You've got to be taught to be afraid
Of people whose eyes are oddly made,
And people whose skin is a diff'rent shade,
You've got to be carefully taught.
You've got to be taught before it's too late,
Before you are six or seven or eight,
To hate all the people your relatives hate,
You've got to be carefully taught!


I am so glad I did not learn that lesson or ingrained hate.



Here is the poetry snippet for today.... Xanadu

Xan·a·du   [zan-uh-doo, -dyoo] 

noun.     a place of great beauty, luxury, and contentment.
Origin:
 S.T. Coleridge's modification, in the poem “Kubla Khan” (1797), of Xandu  (17th century spelling), modern Shangtu, the site of Kublai Khan's summer residence in SE Mongolia
 Kubla Khan  is a poem written by Samuel Taylor Coleridge, completed in 1797 and published in 1816. According to Coleridge's Preface to Kubla Khan, the poem was composed one night after he experienced an opium-influenced dream after reading a work describing Xanadu, the summer palace of the Mongol ruler and Emperor of China Kublai Khan. Upon waking, he set about writing lines of poetry that came to him from the dream until he was interrupted by a person from Porlock. The poem could not be completed according to its original 200–300 line plan as the interruption caused him to forget the lines. He left it unpublished and kept it for private readings for his friends until 1816 when, on the prompting by George Gordon Byron, it was published.
Some of Coleridge's contemporaries denounced the poem and questioned his story about its origin. It was not until years later that critics began to openly admire the poem. Most modern critics now view Kubla Khan as one of Coleridge's three great poems, with The Rime of the Ancient Mariner and Christabel. The poem is considered one of the most famous examples of Romanticism in English poetry. A copy of the manuscript is a permanent exhibit at the British Museum in London.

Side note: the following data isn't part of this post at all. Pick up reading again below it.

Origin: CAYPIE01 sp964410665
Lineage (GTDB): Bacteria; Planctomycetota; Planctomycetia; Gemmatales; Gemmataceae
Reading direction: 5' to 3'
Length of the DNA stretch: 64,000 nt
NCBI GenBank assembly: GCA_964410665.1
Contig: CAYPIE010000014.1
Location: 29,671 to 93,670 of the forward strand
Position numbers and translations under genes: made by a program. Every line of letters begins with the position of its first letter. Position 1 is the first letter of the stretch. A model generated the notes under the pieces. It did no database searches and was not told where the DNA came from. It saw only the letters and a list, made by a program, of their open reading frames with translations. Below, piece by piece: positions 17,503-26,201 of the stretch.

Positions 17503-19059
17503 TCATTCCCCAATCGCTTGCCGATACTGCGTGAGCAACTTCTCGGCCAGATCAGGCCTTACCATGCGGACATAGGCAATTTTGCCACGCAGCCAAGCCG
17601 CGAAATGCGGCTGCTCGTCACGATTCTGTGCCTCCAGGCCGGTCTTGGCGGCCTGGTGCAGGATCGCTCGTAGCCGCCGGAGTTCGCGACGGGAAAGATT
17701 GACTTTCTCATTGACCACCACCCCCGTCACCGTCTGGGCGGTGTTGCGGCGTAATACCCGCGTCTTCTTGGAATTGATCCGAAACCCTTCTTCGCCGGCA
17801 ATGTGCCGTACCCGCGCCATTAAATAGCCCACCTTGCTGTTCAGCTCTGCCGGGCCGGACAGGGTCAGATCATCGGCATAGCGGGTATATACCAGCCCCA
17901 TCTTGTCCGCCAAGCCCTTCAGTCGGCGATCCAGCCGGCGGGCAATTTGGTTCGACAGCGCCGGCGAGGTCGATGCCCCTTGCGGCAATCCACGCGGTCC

2 comments:

  1. Cecilia, thanks for stopping by my blog yesterday. I read your posts on Yearning and this X post on Xenophobia. I want to let you know that I really appreciate your openness, honesty and candid nature of this particular post. I also grew up in the 60's and 70's with an incredibly interesting group of family friends and they greatly enriched my life. I like your manner of storytelling but your last sentence, saying that you're glad you didn't learn those lessons (indicated in the poem, I'm assuming), kind of threw me for a loop because you seem not to suffer from Xenophobia.

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    1. lol Stephanie, I am glad I did not learn the lesson to hate :) I have friends from everywhere on earth and I am so glad I did not learn the underlying messages in the things the adults in my tiny parochial community said as I was growing up.